Nottage is a double Pulitzer Prize winner: Her first Prize was for Ruined in 2009; the second for Sweat in 2017. Ruined also garnered an Obie Award, a Susan Smith Blackburn Prize,as well as Tony and Drama Desk nominations.

Her other plays have also collected numeerous other prestigious awards, nominations and and prizes.

Additional honors include a MacArthur "Genius Grant" Fellowship, Steinberg "Mimi" Distinguished Playwright Award,PEN/Laura Pels Master Playwright Award, Merit and Literature Award from The Academy of Arts and Letters, Columbia University Provost Grant, Doris Duke Artist Award, The Joyce Foundation Commission Project & Grant, Madge Evans-Sidney Kingsley Award, Nelson A. Rockefeller Award for Creativity, The Dramatists Guild Hull-Warriner Award, the inaugural Horton Foote Prize,Helen Hayes Award, the Lee Reynolds Award, and the Jewish World Watch iWitness Award, the National Black Theatre Fest's August Wilson Playwriting Award, a Guggenheim Grant, Lucille Lortel Fellowship and Visiting Research Fellowship at Princeton University. Back to the top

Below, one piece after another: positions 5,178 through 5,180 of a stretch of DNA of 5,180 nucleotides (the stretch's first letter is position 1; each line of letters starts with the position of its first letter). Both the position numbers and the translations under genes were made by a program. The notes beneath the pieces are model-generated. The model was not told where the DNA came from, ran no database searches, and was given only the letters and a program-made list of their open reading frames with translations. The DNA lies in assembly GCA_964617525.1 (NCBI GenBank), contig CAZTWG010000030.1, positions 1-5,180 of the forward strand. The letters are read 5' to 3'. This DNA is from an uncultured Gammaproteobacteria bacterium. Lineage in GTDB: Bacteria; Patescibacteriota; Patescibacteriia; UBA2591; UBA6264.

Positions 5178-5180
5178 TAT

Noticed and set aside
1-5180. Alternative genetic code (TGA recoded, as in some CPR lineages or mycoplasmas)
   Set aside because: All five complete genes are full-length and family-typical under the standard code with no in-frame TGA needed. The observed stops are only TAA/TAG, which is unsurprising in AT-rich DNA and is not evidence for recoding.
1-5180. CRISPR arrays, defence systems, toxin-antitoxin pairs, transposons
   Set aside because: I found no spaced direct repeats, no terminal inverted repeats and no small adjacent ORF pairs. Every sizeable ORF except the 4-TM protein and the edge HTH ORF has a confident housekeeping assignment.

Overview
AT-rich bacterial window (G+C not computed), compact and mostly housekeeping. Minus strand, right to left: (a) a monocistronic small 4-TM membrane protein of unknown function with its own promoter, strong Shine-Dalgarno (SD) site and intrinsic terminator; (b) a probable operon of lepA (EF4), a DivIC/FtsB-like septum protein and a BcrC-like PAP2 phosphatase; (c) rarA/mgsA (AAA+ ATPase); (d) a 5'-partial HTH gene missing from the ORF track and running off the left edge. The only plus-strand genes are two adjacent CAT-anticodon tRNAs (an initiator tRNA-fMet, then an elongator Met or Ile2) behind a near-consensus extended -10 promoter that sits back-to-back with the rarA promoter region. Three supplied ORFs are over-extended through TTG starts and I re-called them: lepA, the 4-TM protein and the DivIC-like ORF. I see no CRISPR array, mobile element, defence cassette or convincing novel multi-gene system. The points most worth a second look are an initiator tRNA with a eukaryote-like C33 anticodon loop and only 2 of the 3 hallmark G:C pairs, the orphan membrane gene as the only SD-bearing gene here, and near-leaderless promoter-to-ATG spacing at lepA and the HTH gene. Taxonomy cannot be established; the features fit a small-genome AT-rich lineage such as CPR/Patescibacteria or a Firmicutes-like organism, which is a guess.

Play Chronology
Poof (1993)[57]
Crumbs from the Table of Joy (1995)
Por'Knockers (1995)[15]
Mud, River, Stone (1997)[14]
Las Meninas (2002)[16]
Intimate Apparel (2003)
Fabulation, or the Re-Education of Undine (2004)
Ruined (2008)
By the Way, Meet Vera Stark (2011)
Our War (2014)[
In Your Arms (2015)
Sweat (2015)
Mlima's Tale (2018

Screenplays and Other Writing
Besides the films for her Market Road Films Company, Nottage has developed original projects for HBO, Sidney Kimmel Entertainment, Showtime, This is That, and Harpo Productions. she is also a writer/producer on the Netflix series She's Gotta Have It, directed by Spike Lee.

Links To Reviews (alphabetical order)
By the Way, Vera Stark
www.curtainuFabulation
Fabulation-London
Intimate Apparel
Intimate Apparel-CT
intimate Apparel-NJ
href="/intimateapparelberk17.html">intimate Apparel-Berkshires
intimate Apparel-London
Mlima
Mud, River, Stone 1997
Ruined
Ruined-LA
Sweat